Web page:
Juliene Osborne-McKnight’s love for Irish history and Irish historical fantasy shines through her novel I Am Of Irelaunde. She continues her exploration of the Irish history in Daughter of Ireland, combining fine historical research with skillful storytelling in her texts.
After meticulous research, she skillfully interweaves documented history with Celtic myths and legends. In Donna Scanlon's words, “In true storyteller tradition, Osborne-McKnight takes the old stories and sources and makes them her own.”
Osborne-McKnight wants her readers to know that the process of converting pagan Ireland and egging them on towards another religion was no easy cakewalk for St. Patrick. For the Irish, it was a gentle and pleasant outgrowth of the old ways rather than a brutal replacement.
Patrick knew that he needed to win the love and affection of the Irish. He preached Christianity in such a manner that it seemed to amalgamate with the pagan traditions. St. Patrick succeeded in the their conversion around 431 A.D., and it was the only conversion that did not involve any violence or bloodshed “Much of the…religious system of Ireland already in place fitted in with Christianity. There was convergence and accommodation as many pagan practices were absorbed into the Celtic Irish church, making the new religion easier to accept.”
Patrick ensured that pagan rituals be incorporated into his Christian lessons. He used bonfires to celebrate Easter - this is what the Irish did to honor their pagan gods. And in order to make the cross look less foreign to the Irish people, he placed a sun at the intersection of the wooden sections - thus the Celtic cross and the Celtic style of Christianity was born.
St. Patrick explained the similarities between Christianity and Celtic spirituality to the populace, and taught them about one true God. Diane Ursu notes, “Whereas the ancient Celts worshiped pagan gods for nearly every natural setting, Celtic Christians praised God's design and creation of all things natural. The hills, the sky, the sea, the forests were not God, but their spiritual qualities revealed God and were connected to God.”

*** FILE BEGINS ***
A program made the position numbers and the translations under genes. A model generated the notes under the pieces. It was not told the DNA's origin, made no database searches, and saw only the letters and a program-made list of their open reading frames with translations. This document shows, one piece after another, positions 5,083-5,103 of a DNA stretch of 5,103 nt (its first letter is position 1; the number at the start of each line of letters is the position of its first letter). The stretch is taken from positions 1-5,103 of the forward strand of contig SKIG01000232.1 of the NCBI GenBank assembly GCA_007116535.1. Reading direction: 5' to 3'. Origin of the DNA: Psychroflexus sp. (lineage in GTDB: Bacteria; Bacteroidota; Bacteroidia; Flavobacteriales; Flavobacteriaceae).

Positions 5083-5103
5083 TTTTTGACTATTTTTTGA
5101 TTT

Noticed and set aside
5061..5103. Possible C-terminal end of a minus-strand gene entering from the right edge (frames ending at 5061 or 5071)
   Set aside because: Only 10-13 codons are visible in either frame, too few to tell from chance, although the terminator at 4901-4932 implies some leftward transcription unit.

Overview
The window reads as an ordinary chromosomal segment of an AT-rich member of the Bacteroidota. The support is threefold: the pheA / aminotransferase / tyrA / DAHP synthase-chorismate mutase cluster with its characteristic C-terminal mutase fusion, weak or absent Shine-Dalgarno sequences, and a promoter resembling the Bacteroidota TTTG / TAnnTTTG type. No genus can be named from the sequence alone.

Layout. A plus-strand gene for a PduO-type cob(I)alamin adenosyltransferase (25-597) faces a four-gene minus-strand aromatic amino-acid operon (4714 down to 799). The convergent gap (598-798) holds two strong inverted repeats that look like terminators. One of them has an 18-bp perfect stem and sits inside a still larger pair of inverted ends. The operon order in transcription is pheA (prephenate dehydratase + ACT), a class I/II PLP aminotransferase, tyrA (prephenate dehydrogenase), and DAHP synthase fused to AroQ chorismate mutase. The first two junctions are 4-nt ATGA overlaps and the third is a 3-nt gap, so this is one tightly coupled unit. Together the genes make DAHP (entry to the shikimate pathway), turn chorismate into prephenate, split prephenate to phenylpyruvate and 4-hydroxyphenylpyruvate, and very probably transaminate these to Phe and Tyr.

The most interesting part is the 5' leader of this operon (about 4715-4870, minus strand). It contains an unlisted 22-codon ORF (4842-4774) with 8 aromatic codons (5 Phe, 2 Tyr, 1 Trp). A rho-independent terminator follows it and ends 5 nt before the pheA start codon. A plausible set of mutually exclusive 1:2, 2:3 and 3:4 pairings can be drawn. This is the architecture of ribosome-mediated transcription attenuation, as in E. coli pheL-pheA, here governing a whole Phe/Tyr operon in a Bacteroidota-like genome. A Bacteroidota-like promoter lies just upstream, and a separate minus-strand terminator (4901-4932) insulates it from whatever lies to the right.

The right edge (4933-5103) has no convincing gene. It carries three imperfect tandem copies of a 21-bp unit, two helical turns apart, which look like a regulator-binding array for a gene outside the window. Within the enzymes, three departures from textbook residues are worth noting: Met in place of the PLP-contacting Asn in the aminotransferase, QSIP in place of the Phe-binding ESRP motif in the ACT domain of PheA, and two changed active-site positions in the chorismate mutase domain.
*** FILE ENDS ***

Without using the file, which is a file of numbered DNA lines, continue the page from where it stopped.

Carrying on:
Patrick taught the Irish about the doctrine of the Holy Trinity by demonstrating to them the shamrock, a three-leafed plant, using it to illustrate the Christian teaching of 'three divine persons in the one God.' The shamrock was considered sacred even in the pre-Christian days in Ireland. Three was a sacred number in the pagan religion.
One primary character, without whom, Patrick’s self-evolution would not have been possible is Osian - an ancient pagan Irish warrior, living for the past 200 years, he has followed a summons to help Patrick understand the people he seeks to convert. “Osian tells him about his father Fionn and the other Fenians, and Patrick is drawn into the power of Osian's tales in spite of himself. Following Osian's example, he becomes a storyteller and gradually comes to understand that he can choose to convert the Irish people [either] through fear and force [or through love and joy; he chooses the latter.]”
Osian tells Patrick that the Celts had the belief of going to the place of Tir Nan Og. This was their heaven, the place they go after death. “It is the land of the eternal youth, the place of laughter and feasting” (Osborne-McKnight, Juliene, I Am Of Irelaunde, page 78).